By The Conversation
In the long-running television drama “Breaking Bad,” viewers watched the moral devolution of Walter White, a cancer-stricken high school chemistry teacher who tried to provide for the financial future of his family by cooking methamphetamine. He changed from a good man caught in a bad situation into a sociopathic offender who ruled over a crystal meth empire.
Walter White represents the sort of drug offender who justifies serious punishment. He earned enormous amounts of money by producing and distributing vast amounts of harmful drugs.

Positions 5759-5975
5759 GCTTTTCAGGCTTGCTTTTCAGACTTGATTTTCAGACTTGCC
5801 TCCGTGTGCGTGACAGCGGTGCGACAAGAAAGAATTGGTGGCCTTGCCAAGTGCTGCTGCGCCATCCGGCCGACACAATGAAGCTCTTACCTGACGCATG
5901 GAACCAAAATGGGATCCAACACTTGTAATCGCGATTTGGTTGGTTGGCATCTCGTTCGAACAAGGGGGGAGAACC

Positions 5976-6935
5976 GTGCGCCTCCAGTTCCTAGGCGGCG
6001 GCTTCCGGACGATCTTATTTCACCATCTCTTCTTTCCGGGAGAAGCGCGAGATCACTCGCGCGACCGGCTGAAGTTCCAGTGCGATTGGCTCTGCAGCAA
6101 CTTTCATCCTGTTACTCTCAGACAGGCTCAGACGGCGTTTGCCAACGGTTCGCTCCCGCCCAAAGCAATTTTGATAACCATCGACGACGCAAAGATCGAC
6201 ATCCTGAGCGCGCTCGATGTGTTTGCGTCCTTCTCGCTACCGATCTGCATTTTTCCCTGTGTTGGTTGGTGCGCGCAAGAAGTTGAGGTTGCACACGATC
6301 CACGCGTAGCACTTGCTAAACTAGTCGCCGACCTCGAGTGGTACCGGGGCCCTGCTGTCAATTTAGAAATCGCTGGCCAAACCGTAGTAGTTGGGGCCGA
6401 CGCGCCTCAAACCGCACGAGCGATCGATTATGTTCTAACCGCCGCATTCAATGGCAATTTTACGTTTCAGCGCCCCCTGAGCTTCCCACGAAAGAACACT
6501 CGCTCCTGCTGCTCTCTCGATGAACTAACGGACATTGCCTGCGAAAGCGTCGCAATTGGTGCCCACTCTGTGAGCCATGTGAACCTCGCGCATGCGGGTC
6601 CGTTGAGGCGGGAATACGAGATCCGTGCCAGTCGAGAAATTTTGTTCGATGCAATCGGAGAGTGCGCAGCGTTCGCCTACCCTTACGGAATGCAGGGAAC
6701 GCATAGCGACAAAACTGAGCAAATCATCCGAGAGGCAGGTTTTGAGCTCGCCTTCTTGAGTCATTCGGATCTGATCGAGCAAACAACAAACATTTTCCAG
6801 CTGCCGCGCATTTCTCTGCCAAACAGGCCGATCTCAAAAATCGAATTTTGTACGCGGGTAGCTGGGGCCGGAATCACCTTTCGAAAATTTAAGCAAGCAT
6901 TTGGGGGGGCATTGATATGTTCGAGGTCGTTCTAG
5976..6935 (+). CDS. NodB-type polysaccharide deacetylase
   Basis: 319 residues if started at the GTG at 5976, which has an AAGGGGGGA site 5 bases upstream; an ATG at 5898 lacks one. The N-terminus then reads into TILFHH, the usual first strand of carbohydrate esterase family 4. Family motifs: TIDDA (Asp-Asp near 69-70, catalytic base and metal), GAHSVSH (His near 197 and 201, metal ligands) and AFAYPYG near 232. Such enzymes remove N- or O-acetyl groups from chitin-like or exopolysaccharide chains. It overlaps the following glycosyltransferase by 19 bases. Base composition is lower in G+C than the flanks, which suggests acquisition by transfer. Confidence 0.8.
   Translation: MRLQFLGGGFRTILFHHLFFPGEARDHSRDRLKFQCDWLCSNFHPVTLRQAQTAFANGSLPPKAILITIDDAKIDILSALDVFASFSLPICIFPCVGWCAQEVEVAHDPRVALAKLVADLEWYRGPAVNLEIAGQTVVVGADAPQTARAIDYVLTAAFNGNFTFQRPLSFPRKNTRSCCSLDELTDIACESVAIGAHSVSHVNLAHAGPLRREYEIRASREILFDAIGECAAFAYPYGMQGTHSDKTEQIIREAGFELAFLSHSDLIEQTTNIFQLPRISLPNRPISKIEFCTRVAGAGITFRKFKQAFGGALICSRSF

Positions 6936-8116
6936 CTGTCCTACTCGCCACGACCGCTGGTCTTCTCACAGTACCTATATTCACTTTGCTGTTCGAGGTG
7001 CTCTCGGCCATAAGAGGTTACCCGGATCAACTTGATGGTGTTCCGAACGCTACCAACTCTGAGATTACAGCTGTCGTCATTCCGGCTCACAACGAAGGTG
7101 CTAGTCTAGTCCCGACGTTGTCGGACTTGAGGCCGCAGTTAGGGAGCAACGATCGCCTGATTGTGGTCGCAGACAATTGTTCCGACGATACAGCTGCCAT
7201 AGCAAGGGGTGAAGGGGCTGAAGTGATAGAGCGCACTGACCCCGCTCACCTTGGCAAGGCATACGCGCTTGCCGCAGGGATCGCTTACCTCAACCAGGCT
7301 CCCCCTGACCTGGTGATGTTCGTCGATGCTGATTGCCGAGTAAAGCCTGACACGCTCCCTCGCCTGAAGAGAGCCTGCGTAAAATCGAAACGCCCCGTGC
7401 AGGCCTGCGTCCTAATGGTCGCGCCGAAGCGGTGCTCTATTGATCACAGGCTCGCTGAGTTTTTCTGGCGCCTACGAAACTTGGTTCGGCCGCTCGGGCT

U.S. drug laws are designed as if every offender was a dedicated criminal like Walter White, treating the possession or sale of even small quantities of illegal drugs as a serious crime requiring serious punishment.
I have studied the war on drugs for a number of years. Last December, my colleagues and I published a study on U.S. drug arrests, showing that roughly two out of every three arrests by state and local law enforcement target small-time offenders who are carrying less than a gram of illegal drugs.